Everything I Need to Know I Learned Before Kindergarten

Here’s some ba-dum-ching! for you from the New Yorker shouts and murmurs blog, a Commencement Address for the Preschool Class of 2014:

As a fellow Excelsior alum, I see a preschool class that is uniquely equipped to solve the problems our world faces. I read some of your admissions essays to get a clearer sense of who you are, and wow. It’s inspiring to see how many of you aren’t afraid to defy convention. The number of you who drew abstract representations of yourselves instead of submitting a boring personal statement—that’s the kind of out-of-the-box thinking that makes you exceptional. …

If you want your parents to know how grateful you are, learn how to code. It’s time to harness the skills you’ve gained from swiping on your mom’s iPhone and sending all of those cryptic e-mails to her co-workers. I’m not going to sugarcoat reality: the competition out there is fierce. For every time you sat on Dad’s iPad and almost broke the screen, other preschoolers were out there building touch screens that don’t even crack. Figure out coding, and you’ll be able to pay your own way through college or, best-case scenario, you won’t even need to attend. Think big picture: you’ll run your house by the time you’re thirteen, and your parents won’t be able to say no when you’re invited to Calliope’s boy-girl sleepover.

In other words, study #STEM! Or get a PhD and someday you too can earn $63,000 as a writer-editor for the Smithsonian.

Though this is funny, the idea of children as young as five being separated out into “gifted and talented” programs is not a joke — New York City public schools start tracking in kindergarten. WTF, NYC? Is that really necessary, or just a way to keep rich parents in the system? Also, wah, I’m totally being mocked: my daughter’s middle name is Calliope.

‘Avoiding the Treadmill’ and Letting Stress Win: A Commencement Speech

The best advice and the worst advice I've ever gotten were three words long. The best advice was "avoid the treadmill". It was 2003. I was coming to the end of a master's degree in a subject (political philosophy) and a city (London) I was ready to leave. I was 22 years old.

Perfect Commencement Speaker Gives Perfect Commencement Speech

Jill Abramson is unemployed. Over the years, she has worked hard, succeeded, been fired; now, in the process of trying to figure out What’s Next?, she is drawing on stores of resilience. Naturally, this makes her the perfect Commencement Speaker to address the Class of 2014:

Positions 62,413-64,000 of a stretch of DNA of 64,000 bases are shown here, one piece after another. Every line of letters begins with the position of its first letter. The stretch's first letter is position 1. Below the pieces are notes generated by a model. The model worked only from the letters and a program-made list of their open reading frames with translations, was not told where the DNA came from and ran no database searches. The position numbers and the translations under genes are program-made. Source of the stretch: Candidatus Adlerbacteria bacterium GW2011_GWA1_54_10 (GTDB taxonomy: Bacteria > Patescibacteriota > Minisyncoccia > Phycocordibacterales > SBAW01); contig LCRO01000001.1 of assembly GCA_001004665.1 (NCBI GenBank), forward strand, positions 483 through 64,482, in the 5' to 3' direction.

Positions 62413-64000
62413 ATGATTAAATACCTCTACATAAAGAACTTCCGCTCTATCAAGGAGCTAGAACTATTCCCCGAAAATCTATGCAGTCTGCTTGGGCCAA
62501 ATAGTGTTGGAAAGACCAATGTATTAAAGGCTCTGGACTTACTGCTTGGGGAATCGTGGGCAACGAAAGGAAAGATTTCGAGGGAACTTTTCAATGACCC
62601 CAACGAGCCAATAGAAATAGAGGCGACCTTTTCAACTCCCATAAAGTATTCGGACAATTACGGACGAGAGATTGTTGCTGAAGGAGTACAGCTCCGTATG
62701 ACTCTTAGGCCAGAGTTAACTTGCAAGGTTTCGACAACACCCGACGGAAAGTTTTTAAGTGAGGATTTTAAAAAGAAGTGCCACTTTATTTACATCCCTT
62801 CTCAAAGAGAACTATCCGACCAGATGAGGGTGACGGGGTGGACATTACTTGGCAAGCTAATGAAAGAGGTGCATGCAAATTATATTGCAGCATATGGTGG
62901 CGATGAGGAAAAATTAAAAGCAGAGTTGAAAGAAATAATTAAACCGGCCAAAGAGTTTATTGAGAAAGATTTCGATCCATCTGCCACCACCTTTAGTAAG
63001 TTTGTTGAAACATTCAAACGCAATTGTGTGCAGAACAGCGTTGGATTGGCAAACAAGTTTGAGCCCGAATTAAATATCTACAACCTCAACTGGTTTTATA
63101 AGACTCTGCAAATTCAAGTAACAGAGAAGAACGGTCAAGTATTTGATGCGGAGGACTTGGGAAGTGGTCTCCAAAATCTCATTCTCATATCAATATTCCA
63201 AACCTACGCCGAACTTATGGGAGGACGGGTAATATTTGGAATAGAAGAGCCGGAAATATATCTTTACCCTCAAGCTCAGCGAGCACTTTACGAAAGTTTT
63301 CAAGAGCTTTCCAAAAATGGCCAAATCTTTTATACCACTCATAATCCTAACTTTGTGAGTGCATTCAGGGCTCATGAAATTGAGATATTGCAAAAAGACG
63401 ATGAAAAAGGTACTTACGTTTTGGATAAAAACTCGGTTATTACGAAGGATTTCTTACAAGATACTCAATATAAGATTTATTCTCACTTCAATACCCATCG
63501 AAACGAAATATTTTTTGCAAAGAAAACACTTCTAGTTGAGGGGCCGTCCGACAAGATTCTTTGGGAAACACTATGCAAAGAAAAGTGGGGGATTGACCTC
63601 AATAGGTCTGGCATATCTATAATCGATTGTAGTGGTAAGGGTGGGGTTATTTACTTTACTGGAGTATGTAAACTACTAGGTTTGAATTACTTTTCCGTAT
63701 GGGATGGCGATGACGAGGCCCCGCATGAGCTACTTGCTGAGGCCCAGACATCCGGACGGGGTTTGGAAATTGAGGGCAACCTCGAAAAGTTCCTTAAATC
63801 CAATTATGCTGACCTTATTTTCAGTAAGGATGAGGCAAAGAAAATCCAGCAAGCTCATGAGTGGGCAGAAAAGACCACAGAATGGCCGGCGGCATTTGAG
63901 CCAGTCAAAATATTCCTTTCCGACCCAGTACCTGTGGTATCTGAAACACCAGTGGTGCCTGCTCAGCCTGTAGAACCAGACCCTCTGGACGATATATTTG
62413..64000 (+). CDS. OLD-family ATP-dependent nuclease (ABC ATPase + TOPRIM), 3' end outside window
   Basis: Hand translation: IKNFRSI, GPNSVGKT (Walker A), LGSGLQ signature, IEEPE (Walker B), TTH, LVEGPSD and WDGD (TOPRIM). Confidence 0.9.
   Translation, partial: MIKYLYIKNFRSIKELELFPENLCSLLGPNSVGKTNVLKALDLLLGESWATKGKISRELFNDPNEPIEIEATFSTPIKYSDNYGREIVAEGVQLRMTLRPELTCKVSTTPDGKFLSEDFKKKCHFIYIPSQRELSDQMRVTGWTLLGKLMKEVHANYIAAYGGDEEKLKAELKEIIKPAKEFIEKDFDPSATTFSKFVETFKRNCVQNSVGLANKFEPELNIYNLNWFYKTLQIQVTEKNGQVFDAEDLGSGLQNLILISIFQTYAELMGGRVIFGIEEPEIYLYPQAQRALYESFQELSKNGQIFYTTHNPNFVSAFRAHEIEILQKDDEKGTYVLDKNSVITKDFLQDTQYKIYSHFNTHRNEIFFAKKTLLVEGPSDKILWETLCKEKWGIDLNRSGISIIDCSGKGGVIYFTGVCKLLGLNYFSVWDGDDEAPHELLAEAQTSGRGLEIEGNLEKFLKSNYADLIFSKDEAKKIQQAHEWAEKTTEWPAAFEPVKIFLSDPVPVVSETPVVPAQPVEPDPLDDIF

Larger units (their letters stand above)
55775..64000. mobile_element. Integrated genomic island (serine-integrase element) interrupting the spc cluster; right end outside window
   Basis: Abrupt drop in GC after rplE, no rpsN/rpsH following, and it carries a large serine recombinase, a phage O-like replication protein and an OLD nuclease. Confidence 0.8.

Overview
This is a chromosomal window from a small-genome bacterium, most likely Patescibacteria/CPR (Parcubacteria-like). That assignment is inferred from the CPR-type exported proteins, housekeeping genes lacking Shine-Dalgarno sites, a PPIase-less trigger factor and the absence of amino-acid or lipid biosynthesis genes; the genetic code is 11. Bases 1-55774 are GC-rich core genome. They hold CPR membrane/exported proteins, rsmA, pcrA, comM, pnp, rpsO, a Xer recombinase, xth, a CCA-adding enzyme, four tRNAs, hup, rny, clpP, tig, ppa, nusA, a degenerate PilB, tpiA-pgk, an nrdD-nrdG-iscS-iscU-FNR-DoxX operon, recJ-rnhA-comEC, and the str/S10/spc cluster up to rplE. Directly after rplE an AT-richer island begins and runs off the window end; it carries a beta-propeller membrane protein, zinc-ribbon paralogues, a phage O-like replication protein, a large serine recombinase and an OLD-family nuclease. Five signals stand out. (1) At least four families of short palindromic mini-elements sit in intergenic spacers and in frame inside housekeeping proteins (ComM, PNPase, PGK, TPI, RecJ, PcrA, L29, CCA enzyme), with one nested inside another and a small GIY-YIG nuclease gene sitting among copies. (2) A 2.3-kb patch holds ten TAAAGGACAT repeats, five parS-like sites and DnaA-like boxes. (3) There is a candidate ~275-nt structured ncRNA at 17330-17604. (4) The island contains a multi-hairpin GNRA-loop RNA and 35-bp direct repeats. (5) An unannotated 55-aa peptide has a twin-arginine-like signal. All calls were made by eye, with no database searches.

Her speech was about “resilience,” she said, and was inspired by a call from her sister the day after she was, in no uncertain terms, “fired.” As proud as her father would have been to see her appointed the first female executive editor in Times history, “it meant more to our father to see us deal with a setback and see us try to bounce back than how we handled our successes,” Abramson said. “Show what you are made of, he’d say.”

“I’m talking to anyone who’s been dumped, not gotten the job you really wanted, or received those horrible rejection letters from grad school,” she continued. “You know the sting of losing or not getting something you really want. When that happens show what you are made of.” Abramson referenced other challenges she’s faced recently, including getting hit by a truck in Times Square seven years ago. “You may begin to call me Calamity Jill, but stay with me here,” she said. … “What’s next for me?” she added. “I don’t know, so I’m in exactly the same boat as many of you.”

Uncertainty! Rejection! Trying hard, being deserving, and still not getting what you want! This is what we all face — throughout our lives but with particular force when we graduate from college and join a workforce that doesn’t care about our self-esteem or offer Trigger Warnings. NOTE: Why is our culture so resistant to “trigger warnings” when we’re all about ratings on movies, TV, and video games? Is it because, as Shine argues in the above link, we see TWs as yet another attempt by the joyless PC lady mafia to take fun away and tell us what to do?

Anyway, resilience makes a great subject for a commencement speech because, to some extent, how you react to the inevitable setbacks of your 20s is the only element of your 20s you can control. Like Samuel Becket famously said, “Ever tried. Ever failed. No matter. Try again. Fail again. Fail better.” Here are some more inspirational quotes about failure. You’re welcome.

photo via Quotes Pictures.com

Actually Useful Commencement Speeches

Remember graduation? Remember what your speakers talked about? I vaguely recall something about never forgetting about what my dreams are, and to remember to do something that I love and that makes a difference because I am the future.

Ta-Nehisi Coates’s Advice to Students

The Atlantic's Ta-Nehisi Coates considers what kind of advice he'd offer to students in Baltimore County if he were invited to speak to them.

Advice From Commencement Speeches

This is from a commencement speech he gave to the University of the Arts, and although I appreciate the sentiment behind what he's saying, the only piece of advice I've ever used from a commencement speech was to remember to wear sunscreen.